Surveys and interviews will be conducted. 50 customers will be surveyed. They will be randomly chosen. The aim of the survey is to investigate the customers’ particular behaviours while purchasing dried seafood, as well as their reasons for their choice of shop.

There will be interviews with at least 3 shop owners. The aim of the interviews is to determine the degree of price and non-price competition, ease of entry/ exit and the profitability of the industry.

A wholesaler will be interviewed to ask the wholesale price of the dried seafood products to determine if shops earn much profit by selling dried seafood.

Secondary research will be used to backup some of the data found during primary research.

Dried seafood shop

Data Research and Analysis

Secondary Research – Theory


There are four different market structures, and they are illustrated and arranged on a spectrum below

Spectrum of competition


In the following section, the characteristics of the four market structures will be researched and the investigation will then see how the dried seafood market shares the features of the market structures.

Perfect Competition
Perfect competition is the most competitive market structure out of the four. Under perfect competition, the main features are (Dobson and Palfreman 85-90):

  1. Large number of firms.

  2. Each firm has no power to influence the industry.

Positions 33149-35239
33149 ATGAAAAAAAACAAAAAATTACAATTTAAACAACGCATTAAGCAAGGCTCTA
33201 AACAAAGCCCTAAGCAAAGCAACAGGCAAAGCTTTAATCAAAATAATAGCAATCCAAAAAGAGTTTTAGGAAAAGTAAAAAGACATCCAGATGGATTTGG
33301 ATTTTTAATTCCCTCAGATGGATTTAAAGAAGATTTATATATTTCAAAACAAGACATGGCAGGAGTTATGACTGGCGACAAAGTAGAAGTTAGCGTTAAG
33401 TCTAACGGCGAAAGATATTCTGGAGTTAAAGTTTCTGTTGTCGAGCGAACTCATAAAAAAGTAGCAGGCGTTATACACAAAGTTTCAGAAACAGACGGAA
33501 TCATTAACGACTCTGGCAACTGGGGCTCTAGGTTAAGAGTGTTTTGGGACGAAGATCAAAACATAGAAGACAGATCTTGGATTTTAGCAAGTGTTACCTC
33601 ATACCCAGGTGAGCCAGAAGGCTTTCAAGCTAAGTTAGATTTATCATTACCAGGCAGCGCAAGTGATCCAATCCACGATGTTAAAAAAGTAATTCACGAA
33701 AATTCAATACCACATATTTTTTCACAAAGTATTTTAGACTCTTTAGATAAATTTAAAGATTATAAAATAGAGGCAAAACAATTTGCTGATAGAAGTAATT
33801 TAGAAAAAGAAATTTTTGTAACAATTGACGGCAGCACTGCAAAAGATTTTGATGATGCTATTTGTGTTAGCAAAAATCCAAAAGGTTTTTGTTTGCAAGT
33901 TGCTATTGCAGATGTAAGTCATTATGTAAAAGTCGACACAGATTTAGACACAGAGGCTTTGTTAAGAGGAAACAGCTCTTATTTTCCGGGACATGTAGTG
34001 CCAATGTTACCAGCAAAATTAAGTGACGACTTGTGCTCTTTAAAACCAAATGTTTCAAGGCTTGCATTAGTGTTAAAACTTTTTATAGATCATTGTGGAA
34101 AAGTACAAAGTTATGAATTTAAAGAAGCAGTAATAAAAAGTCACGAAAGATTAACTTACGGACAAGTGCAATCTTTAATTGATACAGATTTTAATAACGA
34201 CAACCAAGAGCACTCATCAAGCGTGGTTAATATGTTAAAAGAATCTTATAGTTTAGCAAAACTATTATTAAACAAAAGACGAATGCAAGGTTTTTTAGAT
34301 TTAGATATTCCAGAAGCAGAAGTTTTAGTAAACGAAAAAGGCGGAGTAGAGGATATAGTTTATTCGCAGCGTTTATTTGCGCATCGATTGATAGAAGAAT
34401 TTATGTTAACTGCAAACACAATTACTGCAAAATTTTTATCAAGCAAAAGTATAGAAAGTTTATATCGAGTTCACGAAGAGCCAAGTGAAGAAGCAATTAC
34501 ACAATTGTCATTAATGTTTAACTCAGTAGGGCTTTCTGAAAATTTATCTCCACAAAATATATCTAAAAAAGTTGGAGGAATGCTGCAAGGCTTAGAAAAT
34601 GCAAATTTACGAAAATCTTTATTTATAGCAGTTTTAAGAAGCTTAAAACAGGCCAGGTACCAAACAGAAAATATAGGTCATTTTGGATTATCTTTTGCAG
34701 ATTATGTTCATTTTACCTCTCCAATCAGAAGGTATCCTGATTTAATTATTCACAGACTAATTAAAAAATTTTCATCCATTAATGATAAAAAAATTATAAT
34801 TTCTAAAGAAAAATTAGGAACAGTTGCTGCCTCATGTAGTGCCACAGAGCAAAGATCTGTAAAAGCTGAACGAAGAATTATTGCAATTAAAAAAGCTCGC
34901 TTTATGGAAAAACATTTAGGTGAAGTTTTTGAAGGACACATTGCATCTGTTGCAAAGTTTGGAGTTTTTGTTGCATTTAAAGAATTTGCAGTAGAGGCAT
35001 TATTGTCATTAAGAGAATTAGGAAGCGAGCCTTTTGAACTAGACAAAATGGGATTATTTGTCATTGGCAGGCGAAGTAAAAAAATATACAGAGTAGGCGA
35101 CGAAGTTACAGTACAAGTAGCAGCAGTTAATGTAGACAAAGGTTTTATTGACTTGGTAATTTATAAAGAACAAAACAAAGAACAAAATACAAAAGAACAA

3. All of them sell homogenous products.

  4. No barrier to entry and exit.

  5. Consumers have perfect knowledge (Consumers are aware of the price changes of goods and services in the market and are price sensitive.).

  6. Firms in this industry are price takers. If they raise the price, they will lose customers due to customers’ perfect knowledge. If a firm lowers its price, it would not earn enough profit to stay in business.

  7. In the long run, only normal profit can be made.

Monopolistic Competition
Monopolistic competition is the second most competitive market structure. In monopolistic competition, some main features are (Hardwick, Langmead and Khan 204-205):

  1. Products are differentiated, so firms can make customers loyal to them.

  2. Relatively large number of firms.

  3. Each firm holds an insignificant share of the market, which cannot affect the industry.

  4. Barriers to entry and exit are very low.

  5. Firms do not consider how rivals react when making pricing strategy.

  6. There is excess capacity in the industry. They always produce below productive efficiency (Happens when marginal cost equals to average cost).

  7. Firms seek customers by advertising or improving service quality.

  8. Firms are price makers.

  9. In the long run, only normal profit can be made.

Oligopoly is a market structure where its competitiveness is between monopolistic competition and monopoly. Below are its characteristics (Dobson and Palfreman 104-107):

  1. Market dominated by a few firms

  2. Firms either sell identical or differentiated products

  3. Significant barriers to entry exist

  4. Firms can make supernormal profit in long run

  5. The firms react to rival’s change in price and output

  6. The firms mainly rely on non-price competition, such as: